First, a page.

set.push(next); // Register the next node
				System.out.println(next.value); // Register (press in) print
				//Here, as long as one next node stacks that other next node, it no longer traverses back to the top of the loop to pop up the node
				break;
			}
		}
	}
}

It is important to note that in DFS, a new node is printed as soon as it is pushed in, and its parent node needs to be pushed back into the stack before it is pushed in, which is equivalent to keeping the current traversal path in the stack at all times.In addition, traversing one of the immediate neighbors of the current node stops immediately after it is stacked, and then pops up the currently pressed node to see if it can find a deeper node along with it. This process is characteristic of deep-first traversal.

2. Width-first traversal of the graph

The width-first traversal algorithm of a graph is also called the breadth-first search algorithm, or BFS for short.Width-first traversal is the process of traversal in which all the immediate neighbors of a node are traversed as long as they have immediate neighbors, and then the direct neighbors of those immediate neighbors are traversed in turn, similar to the hierarchical traversal of a binary tree.When traversing width first, a queue structure is usually needed to ensure that the first traversed pop-up prints are available, and, like depth first traversal, a registry set is still needed to ensure that there are no duplicate traversals.The specific process is as follows:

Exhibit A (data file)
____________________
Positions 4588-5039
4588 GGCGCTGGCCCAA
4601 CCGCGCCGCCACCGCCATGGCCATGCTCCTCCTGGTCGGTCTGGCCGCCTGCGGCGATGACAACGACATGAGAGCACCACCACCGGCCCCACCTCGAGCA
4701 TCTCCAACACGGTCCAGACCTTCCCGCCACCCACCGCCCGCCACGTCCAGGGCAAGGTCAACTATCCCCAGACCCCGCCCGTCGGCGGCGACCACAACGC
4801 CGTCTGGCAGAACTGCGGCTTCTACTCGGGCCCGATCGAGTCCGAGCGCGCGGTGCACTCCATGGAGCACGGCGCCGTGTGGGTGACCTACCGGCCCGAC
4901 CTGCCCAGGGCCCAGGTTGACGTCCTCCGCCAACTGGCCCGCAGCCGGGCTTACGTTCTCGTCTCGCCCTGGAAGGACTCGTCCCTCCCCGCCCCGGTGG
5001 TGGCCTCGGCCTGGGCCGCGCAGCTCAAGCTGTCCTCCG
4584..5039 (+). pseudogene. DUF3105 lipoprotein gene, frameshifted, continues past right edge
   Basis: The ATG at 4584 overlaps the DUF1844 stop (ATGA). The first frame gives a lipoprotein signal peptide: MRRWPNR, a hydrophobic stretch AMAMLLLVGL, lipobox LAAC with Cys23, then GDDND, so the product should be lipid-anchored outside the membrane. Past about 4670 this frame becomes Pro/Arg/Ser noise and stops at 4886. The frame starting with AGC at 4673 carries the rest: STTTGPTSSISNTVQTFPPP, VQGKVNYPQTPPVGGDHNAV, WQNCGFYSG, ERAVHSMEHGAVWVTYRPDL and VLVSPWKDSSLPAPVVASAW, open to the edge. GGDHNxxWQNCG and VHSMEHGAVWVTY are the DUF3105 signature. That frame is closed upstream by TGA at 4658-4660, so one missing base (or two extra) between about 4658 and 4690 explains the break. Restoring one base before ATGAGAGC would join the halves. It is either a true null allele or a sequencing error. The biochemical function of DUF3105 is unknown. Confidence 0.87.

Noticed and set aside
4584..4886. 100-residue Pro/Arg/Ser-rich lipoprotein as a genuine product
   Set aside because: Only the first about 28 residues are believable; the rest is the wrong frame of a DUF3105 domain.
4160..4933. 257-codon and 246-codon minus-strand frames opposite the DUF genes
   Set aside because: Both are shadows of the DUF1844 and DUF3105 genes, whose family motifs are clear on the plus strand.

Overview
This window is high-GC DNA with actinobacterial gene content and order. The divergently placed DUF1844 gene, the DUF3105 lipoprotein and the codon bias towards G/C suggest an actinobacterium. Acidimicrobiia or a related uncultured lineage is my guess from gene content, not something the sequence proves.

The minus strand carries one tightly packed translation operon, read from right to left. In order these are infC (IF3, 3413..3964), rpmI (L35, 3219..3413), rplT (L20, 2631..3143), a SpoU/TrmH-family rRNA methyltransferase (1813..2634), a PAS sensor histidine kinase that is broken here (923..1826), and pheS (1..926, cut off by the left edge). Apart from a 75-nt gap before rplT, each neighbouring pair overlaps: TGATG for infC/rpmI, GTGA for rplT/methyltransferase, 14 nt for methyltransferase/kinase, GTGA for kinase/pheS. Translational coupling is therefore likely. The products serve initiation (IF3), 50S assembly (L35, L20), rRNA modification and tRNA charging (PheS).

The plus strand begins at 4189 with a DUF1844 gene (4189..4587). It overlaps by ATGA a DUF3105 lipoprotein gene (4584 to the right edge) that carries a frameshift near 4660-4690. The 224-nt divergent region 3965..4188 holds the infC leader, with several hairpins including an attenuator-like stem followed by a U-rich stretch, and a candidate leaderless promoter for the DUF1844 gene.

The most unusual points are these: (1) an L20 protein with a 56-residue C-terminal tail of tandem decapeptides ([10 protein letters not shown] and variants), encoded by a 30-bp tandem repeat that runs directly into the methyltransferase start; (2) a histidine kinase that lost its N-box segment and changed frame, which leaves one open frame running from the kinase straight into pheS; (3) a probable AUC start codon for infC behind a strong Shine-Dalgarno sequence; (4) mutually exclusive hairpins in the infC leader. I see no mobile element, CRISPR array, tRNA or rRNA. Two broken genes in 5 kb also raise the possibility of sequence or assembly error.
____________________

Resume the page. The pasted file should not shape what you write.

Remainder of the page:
// BFS
public void bfs(Node start){
	if(start == null){
		return;
	}
	Queue<Node> queue = new Queue<>(); // Prepare a queue
	HashSet<Node> set = new HashSet<>(); // Prepare a registry
	queue.add(start);
	set.add(start);
	while(!queue.isEmpty){
		Node cur = queue.poll(); // Bounce out as long as the queue is not empty
		System.out.println(cur.value); // Print on pop-up
		for(Node next : cur.nexts){ // Traverse the immediate neighbors of the current pop-up node
			if(!set.contains(next)){ // If a direct neighbor is not registered
				queue.add(next); // Queue your neighbors
				set.add(next); // Register in set after queuing
			}
		}
	}
}

Compared with depth-first traversal of a graph, width-first traversal also relies on a registry to prevent duplicate traversal, which is caused by the same attributes that connect the nodes of the graph structure itself.The difference is that first the width preference is not a stack structure, but a queue. Second, it is not just a direct neighbor traversing the current node that stops and then goes down to find a deeper node.Conversely, width takes precedence over finding all the immediate neighbors of the current node before moving down.

In addition, compared to the binary tree hierarchical traversal, the width preference of the graph basically corresponds to the tree hierarchy, which is achieved by queues, and the same level of nodes are processed before the next level of nodes are processed.The difference between the two is that the binary tree has only two forks, and the nodes at the same level do not form a connection relationship. The graph is equivalent to a multifork tree and the nodes at the same level or even at any level can connect with each other, so the tree only needs to focus on the left and right children, while the graph needs to focus on all the immediate neighbors.In addition, in order to traverse nodes without duplication, the graph also needs a registry to filter duplicate nodes.

Tags: Algorithm data structure Binary tree

Posted on Thu, 02 Sep 2021 02:15:39 -0400 by somethingorothe